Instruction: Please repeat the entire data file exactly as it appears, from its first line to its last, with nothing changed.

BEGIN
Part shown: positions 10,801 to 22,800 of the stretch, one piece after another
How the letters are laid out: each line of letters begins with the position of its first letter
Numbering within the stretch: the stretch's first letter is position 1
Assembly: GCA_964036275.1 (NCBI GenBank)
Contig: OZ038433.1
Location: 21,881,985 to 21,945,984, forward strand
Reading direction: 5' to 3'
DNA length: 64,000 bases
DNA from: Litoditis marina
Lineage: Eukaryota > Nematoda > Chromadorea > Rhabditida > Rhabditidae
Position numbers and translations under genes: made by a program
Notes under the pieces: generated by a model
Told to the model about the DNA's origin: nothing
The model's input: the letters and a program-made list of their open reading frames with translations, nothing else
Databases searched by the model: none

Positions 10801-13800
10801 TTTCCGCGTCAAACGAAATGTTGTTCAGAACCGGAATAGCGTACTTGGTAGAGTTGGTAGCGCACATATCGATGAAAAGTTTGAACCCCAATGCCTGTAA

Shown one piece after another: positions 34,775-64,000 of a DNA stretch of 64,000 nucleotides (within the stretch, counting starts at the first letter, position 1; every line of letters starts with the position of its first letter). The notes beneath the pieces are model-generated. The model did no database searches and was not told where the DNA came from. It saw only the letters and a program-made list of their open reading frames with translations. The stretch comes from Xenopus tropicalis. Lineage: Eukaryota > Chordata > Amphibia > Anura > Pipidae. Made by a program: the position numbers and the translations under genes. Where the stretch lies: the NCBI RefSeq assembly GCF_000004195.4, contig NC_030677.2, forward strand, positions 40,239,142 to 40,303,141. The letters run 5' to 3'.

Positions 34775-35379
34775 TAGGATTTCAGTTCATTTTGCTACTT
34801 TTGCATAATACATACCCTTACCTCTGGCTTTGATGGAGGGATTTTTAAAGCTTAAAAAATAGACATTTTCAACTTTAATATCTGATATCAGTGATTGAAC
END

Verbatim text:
Part shown: positions 10,801 to 22,800 of the stretch, one piece after another
How the letters are laid out: each line of letters begins with the position of its first letter
Numbering within the stretch: the stretch's first letter is position 1
Assembly: GCA_964036275.1 (NCBI GenBank)
Contig: OZ038433.1
Location: 21,881,985 to 21,945,984, forward strand
Reading direction: 5' to 3'
DNA length: 64,000 bases
DNA from: Litoditis marina
Lineage: Eukaryota > Nematoda > Chromadorea > Rhabditida > Rhabditidae
Position numbers and translations under genes: made by a program
Notes under the pieces: generated by a model
Told to the model about the DNA's origin: nothing
The model's input: the letters and a program-made list of their open reading frames with translations, nothing else
Databases searched by the model: none

Positions 10801-13800
10801 TTTCCGCGTCAAACGAAATGTTGTTCAGAACCGGAATAGCGTACTTGGTAGAGTTGGTAGCGCACATATCGATGAAAAGTTTGAACCCCAATGCCTGTAA

Shown one piece after another: positions 34,775-64,000 of a DNA stretch of 64,000 nucleotides (within the stretch, counting starts at the first letter, position 1; every line of letters starts with the position of its first letter). The notes beneath the pieces are model-generated. The model did no database searches and was not told where the DNA came from. It saw only the letters and a program-made list of their open reading frames with translations. The stretch comes from Xenopus tropicalis. Lineage: Eukaryota > Chordata > Amphibia > Anura > Pipidae. Made by a program: the position numbers and the translations under genes. Where the stretch lies: the NCBI RefSeq assembly GCF_000004195.4, contig NC_030677.2, forward strand, positions 40,239,142 to 40,303,141. The letters run 5' to 3'.

Positions 34775-35379
34775 TAGGATTTCAGTTCATTTTGCTACTT
34801 TTGCATAATACATACCCTTACCTCTGGCTTTGATGGAGGGATTTTTAAAGCTTAAAAAATAGACATTTTCAACTTTAATATCTGATATCAGTGATTGAAC